This matter deals with David A. Appell, who is an attorney and the respondent in the case. The petitioner in the matter is the Departmental Disciplinary Committee for the First Judicial Department. The case is being heard in the Appellate Division of the Supreme Court of the State of New York, First Department.
This is a disciplinary proceeding that has been instituted by the Departmental Disciplinary Committee for the First Judicial Department.
A New York Criminal Lawyer said the respondent in this case, David A. Appell was admitted to the bar in the state of New York on the 14th of January, 1991. The respondent maintained his legal practice in Manhattan, but recently moved his practice to Blauvelt, New York.
On the 12th of October in 2004, the respondent pleaded guilty to an indictment that was filed in the United States District Court for the Southern District of New York. He was charged with perjury, which is a felony charge, as a result of his sworn testimony in front of the Securities and Exchange Commission that was false. This offense occurred in November of 2002.
In addition, the respondent pleaded guilty to six counts of information that was filed in the United States District Court for the Southern District of New York. These counts charged him with conspiracy to commit securities fraud, and wire fraud (white collar crime). All of these counts are in violation of 14 USC sections 77.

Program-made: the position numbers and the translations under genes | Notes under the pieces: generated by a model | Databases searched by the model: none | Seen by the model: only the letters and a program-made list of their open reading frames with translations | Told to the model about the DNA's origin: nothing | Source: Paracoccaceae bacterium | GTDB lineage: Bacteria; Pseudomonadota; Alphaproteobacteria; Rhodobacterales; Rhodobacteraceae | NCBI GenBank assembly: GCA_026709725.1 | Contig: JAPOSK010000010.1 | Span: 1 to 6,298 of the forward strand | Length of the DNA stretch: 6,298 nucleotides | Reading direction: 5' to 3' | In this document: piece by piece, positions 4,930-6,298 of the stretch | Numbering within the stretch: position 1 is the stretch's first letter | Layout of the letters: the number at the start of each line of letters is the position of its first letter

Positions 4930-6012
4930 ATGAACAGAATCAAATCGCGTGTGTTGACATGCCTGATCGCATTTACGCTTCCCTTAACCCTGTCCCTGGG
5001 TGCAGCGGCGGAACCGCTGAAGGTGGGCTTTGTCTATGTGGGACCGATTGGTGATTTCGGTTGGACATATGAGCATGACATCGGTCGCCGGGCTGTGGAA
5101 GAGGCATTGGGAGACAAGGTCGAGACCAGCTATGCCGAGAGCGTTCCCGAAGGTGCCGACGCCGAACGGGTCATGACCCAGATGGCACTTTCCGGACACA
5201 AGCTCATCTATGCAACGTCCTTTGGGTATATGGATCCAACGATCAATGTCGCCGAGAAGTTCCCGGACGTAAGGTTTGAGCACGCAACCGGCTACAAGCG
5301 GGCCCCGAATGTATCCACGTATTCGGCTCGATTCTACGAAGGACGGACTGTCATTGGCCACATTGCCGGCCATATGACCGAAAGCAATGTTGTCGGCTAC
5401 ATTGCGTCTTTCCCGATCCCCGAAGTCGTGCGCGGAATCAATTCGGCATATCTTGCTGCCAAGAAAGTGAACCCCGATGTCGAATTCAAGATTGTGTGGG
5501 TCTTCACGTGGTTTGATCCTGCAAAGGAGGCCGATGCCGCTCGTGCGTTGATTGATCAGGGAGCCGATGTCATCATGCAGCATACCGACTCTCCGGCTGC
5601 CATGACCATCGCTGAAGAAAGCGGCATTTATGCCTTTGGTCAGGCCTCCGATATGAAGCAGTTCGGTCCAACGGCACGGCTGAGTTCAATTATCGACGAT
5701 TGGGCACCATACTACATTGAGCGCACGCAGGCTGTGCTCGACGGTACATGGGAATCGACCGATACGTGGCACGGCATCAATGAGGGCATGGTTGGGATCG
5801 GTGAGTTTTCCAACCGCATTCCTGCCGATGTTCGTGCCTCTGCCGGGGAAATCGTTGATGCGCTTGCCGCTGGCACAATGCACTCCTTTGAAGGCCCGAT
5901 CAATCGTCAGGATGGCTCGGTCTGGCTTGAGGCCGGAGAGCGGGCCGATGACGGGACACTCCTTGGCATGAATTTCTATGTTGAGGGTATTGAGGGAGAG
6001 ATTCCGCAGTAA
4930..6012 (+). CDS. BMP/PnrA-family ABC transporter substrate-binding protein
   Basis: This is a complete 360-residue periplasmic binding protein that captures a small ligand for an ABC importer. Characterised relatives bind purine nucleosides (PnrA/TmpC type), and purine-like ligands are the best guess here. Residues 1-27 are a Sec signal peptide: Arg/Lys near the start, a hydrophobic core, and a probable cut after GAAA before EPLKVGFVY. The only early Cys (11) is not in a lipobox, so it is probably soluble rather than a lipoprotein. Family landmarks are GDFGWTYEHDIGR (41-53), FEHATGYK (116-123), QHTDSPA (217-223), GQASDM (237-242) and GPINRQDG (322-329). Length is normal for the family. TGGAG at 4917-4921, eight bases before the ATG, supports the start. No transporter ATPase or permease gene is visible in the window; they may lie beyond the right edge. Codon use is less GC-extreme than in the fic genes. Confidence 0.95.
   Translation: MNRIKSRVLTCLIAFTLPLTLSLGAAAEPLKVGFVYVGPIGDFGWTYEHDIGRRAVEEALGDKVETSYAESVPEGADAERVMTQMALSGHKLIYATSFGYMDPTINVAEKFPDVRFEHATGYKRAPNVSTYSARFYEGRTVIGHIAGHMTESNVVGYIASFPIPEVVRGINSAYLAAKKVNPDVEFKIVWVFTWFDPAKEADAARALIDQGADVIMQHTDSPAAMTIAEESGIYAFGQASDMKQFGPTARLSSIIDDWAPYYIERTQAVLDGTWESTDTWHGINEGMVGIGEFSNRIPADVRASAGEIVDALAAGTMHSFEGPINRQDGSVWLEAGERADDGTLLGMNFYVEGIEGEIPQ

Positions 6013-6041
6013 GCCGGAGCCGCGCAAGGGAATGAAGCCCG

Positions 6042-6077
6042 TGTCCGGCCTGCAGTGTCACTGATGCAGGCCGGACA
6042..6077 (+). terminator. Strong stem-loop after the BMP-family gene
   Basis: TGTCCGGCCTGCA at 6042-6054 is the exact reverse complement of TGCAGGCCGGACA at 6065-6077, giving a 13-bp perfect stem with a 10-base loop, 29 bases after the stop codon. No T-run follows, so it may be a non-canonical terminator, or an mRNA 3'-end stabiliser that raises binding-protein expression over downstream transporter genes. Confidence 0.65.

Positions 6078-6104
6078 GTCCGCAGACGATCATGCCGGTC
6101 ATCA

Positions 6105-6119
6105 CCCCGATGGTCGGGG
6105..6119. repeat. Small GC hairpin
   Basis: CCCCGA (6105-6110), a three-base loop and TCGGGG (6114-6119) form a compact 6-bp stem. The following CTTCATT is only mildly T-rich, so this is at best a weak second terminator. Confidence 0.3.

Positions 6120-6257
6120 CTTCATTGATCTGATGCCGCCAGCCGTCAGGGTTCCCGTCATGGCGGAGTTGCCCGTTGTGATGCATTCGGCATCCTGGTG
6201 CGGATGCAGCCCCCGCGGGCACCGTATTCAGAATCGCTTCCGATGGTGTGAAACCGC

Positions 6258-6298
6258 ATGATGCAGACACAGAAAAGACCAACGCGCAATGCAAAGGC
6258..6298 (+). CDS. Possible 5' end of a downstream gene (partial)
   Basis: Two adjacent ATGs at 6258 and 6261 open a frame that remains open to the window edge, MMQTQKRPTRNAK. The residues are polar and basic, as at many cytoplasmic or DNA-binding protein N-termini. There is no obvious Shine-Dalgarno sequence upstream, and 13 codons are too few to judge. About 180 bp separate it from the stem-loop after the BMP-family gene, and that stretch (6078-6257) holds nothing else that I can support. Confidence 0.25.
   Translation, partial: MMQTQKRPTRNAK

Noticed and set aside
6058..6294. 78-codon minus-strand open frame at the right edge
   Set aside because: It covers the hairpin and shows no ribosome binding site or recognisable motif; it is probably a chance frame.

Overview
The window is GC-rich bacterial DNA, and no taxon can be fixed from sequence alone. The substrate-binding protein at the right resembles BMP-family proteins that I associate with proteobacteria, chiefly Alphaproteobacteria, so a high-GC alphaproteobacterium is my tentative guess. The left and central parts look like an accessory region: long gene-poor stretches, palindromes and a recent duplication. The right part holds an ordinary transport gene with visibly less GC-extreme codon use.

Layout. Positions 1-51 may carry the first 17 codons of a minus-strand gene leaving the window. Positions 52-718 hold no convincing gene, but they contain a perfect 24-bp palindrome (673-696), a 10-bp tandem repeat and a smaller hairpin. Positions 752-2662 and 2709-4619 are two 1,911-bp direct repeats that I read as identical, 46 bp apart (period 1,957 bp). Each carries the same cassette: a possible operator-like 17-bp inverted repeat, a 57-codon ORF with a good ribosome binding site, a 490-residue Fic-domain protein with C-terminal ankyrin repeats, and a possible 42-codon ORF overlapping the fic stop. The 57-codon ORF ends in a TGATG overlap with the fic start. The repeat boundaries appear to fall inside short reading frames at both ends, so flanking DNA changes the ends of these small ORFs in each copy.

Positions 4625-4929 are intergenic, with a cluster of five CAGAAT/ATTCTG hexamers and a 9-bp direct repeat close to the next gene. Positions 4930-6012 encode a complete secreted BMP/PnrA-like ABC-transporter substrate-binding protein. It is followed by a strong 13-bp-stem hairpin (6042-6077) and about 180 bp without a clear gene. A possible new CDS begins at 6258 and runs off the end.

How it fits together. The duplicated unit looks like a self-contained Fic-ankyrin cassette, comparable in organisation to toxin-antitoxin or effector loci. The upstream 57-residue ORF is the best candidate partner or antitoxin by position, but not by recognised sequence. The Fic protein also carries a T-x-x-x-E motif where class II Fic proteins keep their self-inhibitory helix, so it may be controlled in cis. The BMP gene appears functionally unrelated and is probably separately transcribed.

The Departmental Disciplinary Committee is now seeking an order that strikes the respondents name from the roll of attorneys. A Long Island Criminal Lawyer said this is pursuant to the Judiciary Law sections 90. The ground for this order is that the respondent committed and pleaded guilty to a federal criminal offense, perjury. In the state of New York, perjury is considered to be a federal offense and for this reason is a proper predicate for the automatic disbarment of the respondent.
Case Discussion and Decision
The counsel for the respondent was served with a petition to appear in court, but there has been no response submitted in the matter.
In the state of New York automatic disbarment cases are shown when an attorney commits a crime that is a federal felony. In this case the respondent committed more than one federal felony and pleaded guilty to them all. It is considered that the conviction for perjury in any case is proper predicate for disbarment. In addition, the other crimes committed by the defendant are also grounds for disbarment.
After the respondent was convicted of a felony he ceased practicing as an attorney. The committee’s petition in this matter to strike the respondents name from the list of New York attorneys and counselors at law should be grated as pursuant to the Judiciary Law section 90.
The respondents name will be stricken from the roll of attorneys and counselors at law in the State of New York. The respondent is no longer legally allowed to practice law in the state of New York.
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